The sequel to Tell Me It’s Real comes out on February 29th, 2016. It’s called The Queen & the Homo Jock King.
            It’s also a book that’s about enemies who enter into a pretend relationship for ludicrous reasons whose attraction to each other is hampered by miscommunication until they eventually become lovers and have the raunchiest sex out of any book I’d ever written.
            I know, I know.
            Tj, you’re saying. Oh, Tj. You’re just a big ol’ mess, aren’t you?
            Mostly. But that’s okay.
            Let’s be honest here. Tell Me It’s Real was never going to be high literature. I never intended it to be. The reason TMIR existed at all was because I was tired of the shirtless torso covered books where everyone had a fucking ten inch dick and could come buckets in assholes and with their manpain and their gay for you, blah blah blah.
            I wanted to write about normal people. People who might not be the smartest or the coolest or the most attractive. Where were the overweight dudes and why didn’t they get the jocks? Where were the drag queens and why didn’t they get Twu Wuv?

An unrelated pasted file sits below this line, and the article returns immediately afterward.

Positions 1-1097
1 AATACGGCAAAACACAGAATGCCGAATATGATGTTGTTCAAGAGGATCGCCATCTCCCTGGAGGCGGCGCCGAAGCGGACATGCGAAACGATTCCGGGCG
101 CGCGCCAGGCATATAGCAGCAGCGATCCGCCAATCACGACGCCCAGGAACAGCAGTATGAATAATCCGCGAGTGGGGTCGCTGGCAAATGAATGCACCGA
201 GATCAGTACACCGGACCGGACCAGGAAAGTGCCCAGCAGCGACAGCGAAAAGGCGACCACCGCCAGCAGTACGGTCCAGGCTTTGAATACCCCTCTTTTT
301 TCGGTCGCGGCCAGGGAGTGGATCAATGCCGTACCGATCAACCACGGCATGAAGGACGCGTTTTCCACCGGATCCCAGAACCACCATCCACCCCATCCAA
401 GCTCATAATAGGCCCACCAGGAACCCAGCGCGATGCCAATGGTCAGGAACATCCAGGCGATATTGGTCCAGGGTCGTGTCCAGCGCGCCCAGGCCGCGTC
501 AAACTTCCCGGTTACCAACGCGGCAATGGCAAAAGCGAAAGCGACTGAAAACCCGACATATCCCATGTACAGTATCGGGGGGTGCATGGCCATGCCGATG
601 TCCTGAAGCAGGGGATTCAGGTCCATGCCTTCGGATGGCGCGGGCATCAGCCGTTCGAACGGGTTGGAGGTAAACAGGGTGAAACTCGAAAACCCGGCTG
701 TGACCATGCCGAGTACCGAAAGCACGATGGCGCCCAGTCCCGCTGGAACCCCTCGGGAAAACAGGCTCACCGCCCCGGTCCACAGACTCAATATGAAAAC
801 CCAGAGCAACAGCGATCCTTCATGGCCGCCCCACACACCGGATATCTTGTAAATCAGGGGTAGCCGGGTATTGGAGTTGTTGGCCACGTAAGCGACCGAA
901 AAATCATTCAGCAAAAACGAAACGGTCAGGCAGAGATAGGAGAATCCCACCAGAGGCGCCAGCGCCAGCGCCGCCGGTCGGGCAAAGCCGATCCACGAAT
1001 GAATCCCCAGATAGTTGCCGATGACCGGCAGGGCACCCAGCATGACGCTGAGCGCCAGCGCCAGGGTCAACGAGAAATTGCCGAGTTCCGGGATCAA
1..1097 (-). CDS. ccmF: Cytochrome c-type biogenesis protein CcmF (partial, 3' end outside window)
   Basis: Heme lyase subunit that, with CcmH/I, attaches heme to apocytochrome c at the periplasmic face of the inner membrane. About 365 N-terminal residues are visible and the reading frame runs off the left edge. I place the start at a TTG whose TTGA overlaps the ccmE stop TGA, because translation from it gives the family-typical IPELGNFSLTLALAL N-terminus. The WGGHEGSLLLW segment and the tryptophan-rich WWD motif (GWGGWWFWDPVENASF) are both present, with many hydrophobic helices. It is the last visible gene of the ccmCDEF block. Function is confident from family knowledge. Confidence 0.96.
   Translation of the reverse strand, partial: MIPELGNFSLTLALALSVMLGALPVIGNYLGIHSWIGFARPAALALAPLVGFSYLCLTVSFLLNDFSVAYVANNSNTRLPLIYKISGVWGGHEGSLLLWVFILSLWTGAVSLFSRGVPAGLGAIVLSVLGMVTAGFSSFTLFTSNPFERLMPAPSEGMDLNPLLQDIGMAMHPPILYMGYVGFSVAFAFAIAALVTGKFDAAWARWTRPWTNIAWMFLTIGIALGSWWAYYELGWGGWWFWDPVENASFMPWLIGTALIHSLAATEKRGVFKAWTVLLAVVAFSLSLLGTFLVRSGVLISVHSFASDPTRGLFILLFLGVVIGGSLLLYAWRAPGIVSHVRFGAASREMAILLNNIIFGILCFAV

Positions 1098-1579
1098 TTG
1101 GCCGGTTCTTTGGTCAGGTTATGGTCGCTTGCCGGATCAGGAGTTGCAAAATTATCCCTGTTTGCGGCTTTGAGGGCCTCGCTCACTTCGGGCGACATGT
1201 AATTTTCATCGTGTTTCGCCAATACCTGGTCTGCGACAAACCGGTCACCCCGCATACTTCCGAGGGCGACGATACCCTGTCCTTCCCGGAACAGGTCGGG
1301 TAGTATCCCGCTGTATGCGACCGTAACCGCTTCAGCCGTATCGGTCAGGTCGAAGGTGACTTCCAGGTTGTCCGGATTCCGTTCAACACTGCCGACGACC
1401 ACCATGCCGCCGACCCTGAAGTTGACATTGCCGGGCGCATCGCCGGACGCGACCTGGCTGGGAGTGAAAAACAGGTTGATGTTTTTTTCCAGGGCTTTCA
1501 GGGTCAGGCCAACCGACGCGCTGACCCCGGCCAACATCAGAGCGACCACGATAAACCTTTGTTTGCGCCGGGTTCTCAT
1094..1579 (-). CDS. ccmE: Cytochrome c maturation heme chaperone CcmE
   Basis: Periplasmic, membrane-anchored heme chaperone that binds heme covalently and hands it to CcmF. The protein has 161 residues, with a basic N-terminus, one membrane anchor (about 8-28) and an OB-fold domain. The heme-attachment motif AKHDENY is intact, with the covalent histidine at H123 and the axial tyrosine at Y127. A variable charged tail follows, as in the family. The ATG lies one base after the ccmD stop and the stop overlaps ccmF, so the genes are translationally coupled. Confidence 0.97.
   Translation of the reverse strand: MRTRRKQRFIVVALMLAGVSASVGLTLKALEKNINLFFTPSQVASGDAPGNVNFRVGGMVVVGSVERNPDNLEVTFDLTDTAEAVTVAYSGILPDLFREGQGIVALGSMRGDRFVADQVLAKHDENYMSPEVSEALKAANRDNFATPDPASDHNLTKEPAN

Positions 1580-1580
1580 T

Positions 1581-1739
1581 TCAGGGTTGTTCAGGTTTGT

That’s the big reason for TMIR. To have gay people who could be real fall in love with each other.
            That’s not meant to be an admonition against anyone or any other author. That is also not me thinking I’m better than any other author out there. I’m not. By far. But TMIR was born out of frustration that maybe gay dudes were getting lost in the romantic fantasy.
            And so TMIR came out. And blew up, both with the good and the bad. It sold a lot. Thanks. It brought up a lot of discussion. Thanks for that too. I liked that book quite a bit. Still do, in fact. I might even love it, a little.
            Which is partly why it took so long to write the sequel, even though one was practically handed to me on a silver platter because of Sandy and Darren. Even though they only had a few scenes together, they just sparked for me, and I knew there was a story there, about why they hated each other like they did. But when one book is a success like TMIR is, it can be intimidating to write a follow up. What if it’s not as good? What if people don’t like it as much? What if they hate it and it lessens their enjoyment of the first book?